Whether you’ve been unemployed for a period of time and are eager to get back to work or proactively looking for a new opportunity, determining if a new job is a good fit is important. Not just “any job” will do if you’re looking for a career that satisfies and provides.
You’ve gone through all the interviews and managed to rise above the sea of hundreds if not thousands of other applicants and been offered the job. Congratulations! That is no small feat in today’s business climate.
Now it’s time to evaluate the offer and determine if you’re going to accept and what, if any, areas you wish to negotiate. A job offer is more than just a salary, even though that is the first thing that pops into many minds.
Here are the things you want to consider as you make your evaluation.
This is what we think of first. What is the yearly salary? Is it sufficient for what you need/want to earn? Is it fair based on the skills you bring to the table and the nature of the position?
What makes base salary so important is that everything else from benefits to pension gets calculated off of this figure. Even a small increase in base salary can mean tens of thousands of dollars (or more) over time. Consider negotiating if appropriate.
Other Financial Compensation
What other ways can you receive more money in the position? Are there bonuses? Additional commissions? Other financial incentives? Depending on the position, these other financial considerations can add up to a sizable sum.
Both health and retirement benefits can amount to a sizable chunk of your income. Does your company offer health benefits to your LGBT partner? If you’re in a state with marriage equality or civil unions, how is this recognized within your company’s benefits? Can you also obtain life and disability insurance at a low cost for yourself and your partner?
While traditional pensions are slowly becoming a smaller and smaller portion of the retirement picture, any pension or 401K matching is another very important criteria. It is like “free money” you cannot afford to pass up. It can add up to thousands of dollars or more each year.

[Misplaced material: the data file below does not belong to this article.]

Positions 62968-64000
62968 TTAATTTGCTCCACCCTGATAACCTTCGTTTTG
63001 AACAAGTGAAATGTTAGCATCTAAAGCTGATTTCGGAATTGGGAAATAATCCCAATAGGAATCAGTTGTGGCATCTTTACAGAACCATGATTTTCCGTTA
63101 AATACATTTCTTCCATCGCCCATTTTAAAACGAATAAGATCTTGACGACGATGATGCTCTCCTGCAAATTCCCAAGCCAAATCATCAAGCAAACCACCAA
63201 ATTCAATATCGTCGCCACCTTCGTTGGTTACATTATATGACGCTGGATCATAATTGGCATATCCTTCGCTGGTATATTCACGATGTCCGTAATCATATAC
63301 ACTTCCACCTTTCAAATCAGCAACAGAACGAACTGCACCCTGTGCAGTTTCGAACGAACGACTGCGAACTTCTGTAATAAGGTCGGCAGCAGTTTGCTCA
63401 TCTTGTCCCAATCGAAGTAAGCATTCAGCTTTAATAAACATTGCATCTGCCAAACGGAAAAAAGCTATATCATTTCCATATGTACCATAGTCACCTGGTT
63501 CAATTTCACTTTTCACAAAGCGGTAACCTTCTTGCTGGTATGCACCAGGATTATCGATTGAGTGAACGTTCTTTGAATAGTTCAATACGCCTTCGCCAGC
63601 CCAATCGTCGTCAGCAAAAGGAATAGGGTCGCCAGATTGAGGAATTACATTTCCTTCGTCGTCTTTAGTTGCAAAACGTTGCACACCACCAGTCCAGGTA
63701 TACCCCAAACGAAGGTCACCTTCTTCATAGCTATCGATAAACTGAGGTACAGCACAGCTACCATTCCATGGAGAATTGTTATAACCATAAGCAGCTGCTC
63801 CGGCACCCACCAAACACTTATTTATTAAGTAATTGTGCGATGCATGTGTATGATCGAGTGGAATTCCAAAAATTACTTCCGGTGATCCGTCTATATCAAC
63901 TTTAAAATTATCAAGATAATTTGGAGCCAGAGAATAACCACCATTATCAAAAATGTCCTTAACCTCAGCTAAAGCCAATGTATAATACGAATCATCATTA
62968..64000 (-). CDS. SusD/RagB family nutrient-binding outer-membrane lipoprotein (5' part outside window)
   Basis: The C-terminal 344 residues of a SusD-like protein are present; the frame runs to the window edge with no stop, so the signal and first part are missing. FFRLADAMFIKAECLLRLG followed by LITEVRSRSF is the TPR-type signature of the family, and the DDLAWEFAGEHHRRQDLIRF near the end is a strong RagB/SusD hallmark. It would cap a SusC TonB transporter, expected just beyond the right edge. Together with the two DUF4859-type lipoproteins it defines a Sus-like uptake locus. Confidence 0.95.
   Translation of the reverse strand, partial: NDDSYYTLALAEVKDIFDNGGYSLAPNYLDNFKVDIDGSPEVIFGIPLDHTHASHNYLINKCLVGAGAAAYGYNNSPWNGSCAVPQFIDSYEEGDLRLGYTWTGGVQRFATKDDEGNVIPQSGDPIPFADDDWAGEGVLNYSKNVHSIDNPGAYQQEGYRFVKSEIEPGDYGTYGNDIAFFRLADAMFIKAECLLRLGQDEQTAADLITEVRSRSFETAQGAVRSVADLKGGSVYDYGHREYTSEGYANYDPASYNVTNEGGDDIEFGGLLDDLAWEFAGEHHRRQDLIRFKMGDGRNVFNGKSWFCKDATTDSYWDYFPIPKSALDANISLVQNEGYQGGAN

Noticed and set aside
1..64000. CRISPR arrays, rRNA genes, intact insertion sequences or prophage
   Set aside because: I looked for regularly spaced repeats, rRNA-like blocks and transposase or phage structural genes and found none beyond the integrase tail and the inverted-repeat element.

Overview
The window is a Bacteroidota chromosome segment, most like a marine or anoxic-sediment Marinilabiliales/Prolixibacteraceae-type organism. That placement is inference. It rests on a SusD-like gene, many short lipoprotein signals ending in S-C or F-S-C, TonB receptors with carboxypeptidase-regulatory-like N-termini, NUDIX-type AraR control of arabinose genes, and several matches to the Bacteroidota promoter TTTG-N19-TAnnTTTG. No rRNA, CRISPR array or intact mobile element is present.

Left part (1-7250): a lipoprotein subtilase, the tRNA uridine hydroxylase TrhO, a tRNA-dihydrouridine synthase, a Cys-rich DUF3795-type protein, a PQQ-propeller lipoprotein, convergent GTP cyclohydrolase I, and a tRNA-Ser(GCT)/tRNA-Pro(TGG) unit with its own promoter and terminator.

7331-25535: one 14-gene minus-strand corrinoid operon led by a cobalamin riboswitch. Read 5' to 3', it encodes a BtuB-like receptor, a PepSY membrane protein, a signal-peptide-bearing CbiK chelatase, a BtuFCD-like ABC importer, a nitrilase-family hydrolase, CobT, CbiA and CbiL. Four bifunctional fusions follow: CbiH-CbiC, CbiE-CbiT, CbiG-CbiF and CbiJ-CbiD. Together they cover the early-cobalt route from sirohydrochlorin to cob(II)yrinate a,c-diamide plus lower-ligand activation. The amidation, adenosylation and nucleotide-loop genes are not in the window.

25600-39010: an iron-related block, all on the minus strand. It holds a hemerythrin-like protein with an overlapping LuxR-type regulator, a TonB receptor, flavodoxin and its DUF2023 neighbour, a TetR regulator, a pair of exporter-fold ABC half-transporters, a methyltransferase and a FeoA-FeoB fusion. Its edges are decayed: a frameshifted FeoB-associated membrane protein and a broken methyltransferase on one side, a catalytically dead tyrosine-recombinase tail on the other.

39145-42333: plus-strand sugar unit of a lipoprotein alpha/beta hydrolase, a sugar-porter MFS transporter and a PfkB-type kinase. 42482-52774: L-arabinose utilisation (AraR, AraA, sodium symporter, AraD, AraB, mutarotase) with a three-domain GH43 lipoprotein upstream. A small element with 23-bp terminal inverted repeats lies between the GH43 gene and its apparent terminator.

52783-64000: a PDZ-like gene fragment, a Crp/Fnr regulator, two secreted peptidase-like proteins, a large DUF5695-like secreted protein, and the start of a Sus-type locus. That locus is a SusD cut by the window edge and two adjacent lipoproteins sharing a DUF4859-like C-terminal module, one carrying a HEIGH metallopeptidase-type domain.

Paid Time Off
To me, paid time off is one of the most important benefits of any job. How many holidays, vacation days, and sick time (often combined into “paid time off” or PTO) do you get? When do you receive more? Can they be accumulated? Remember that any time someone pays you for not being on the job, you are being richly rewarded. Don’t take it for granted.
Commute and Travel
What does your commute look like? Ideally you’ve considered this during the course of your interview process. At this point, commute and/or travel shouldn’t be a deal breaker unless expectations of the job have radically changed during the course of the hiring process. Yet it is still something to factor in—both the financial and personal cost of commute time and any business related travel.
Opportunities for Advancement
Understand what opportunities you have for both financial advancement and professional development. Is this a place where you can grow and develop? Will it give you incentive to stay beyond the first 12-24 months?
Perhaps the most important question you can ask is, all things considered, is this position at this point in time a good fit for you and your LGBT family? Does the culture let you bring all of yourself to work? Will you have to hide your sexuality or can you be out to the level that you want to be?
While you can never know with 100% certainty that a job will be a good fit, if you’ve taken the time to do a full evaluation of your offer using the questions above with both your head and your heart, you will be empowered to make a wise decision.
Paula Gregorowicz plucks business owners off the hamster wheel of struggle, self-doubt, and feeling overwhelmed, and helps them create a life they love while building authentic, sustainable businesses. Learn more about her unique approach of practical action and inner awareness at the Paula G. Company.